The youngsters were surveyed on what big movies they had seen, whether they drank alcohol or owned merchandise with a liquor brand on it, and were also asked questions about their personality, school and home life. ...The researchers then measured the amount of exposure to alcohol in movies, determined by a character's actual or implied consumption of a drink or purchase of it.High exposure to alcohol consumption in films was ranked as the third biggest factor in the onset of drinking and the fourth biggest factor in the progression to binge drinking. 61% of Hollywood movies use some kind of product placement. Though producers are not allowed to use tobacco placements, they face no restrictions on product placement when it comes to alcohol. Alcohol consumption and branding in movies is mainly presented in positive sitiuations, with no negative affects, "which consolidates both the adolescent's identify as a drink and brand allegiance" the study warns. The best line of defense in underage drinking, for now, falls to alcohol servers. Many states require alcohol servers permits, which include training on how to spot fake ID's and curb underage drinking. To get your Washington State alcohol servers permit, take one of our online alcohol classes to become certified. Find out more at www.aacea.com.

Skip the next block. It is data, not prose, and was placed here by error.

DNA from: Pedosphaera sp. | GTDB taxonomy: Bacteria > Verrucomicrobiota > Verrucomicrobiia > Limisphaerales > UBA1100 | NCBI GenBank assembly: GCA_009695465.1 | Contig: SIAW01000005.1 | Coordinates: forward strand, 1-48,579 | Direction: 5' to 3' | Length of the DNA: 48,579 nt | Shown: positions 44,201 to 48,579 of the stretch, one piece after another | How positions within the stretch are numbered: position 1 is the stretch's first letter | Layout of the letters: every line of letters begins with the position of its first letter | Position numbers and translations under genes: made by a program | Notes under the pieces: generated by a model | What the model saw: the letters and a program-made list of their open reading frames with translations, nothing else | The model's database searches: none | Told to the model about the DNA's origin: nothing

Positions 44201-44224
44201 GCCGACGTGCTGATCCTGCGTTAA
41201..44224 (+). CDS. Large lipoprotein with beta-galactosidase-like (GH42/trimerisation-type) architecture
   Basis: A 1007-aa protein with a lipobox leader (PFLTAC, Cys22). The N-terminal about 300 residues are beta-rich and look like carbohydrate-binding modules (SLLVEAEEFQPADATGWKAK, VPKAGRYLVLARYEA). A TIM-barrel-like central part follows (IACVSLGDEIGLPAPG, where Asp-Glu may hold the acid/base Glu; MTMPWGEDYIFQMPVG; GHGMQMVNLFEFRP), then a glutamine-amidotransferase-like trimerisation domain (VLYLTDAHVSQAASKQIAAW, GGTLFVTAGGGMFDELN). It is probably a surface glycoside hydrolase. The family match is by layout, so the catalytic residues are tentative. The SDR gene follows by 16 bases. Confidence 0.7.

prevent underage drinking
- San Diego has the most DUI drivers per capita than any other city in the U.S., followed by San Jose. The reason? San Diego and San Jose have an exceptionally strong drunk driving task force, and the police there actively patrol for violators. In San Diego, a team of six officers, specially trained to spot the subtle signs of drunk driving, spend 40 hours a week making DUI arrests, through both checkpoints and “saturation patrols.”
- California takes four of the top 10 spots, with Los Angeles and San Francisco coming in at numbers seven and eight, respectively. California ranks so high because of the large number of colleges located there - college students are the highest age group for drunk driving.
- Charlotte, North Carolina, ranked third on the list of drunk driving cities.
- Texas had five spots in the top 20, with Austin at 9, and San Antonio, Dallas, Houston, and Ft. Worth holding spots 11 through 14.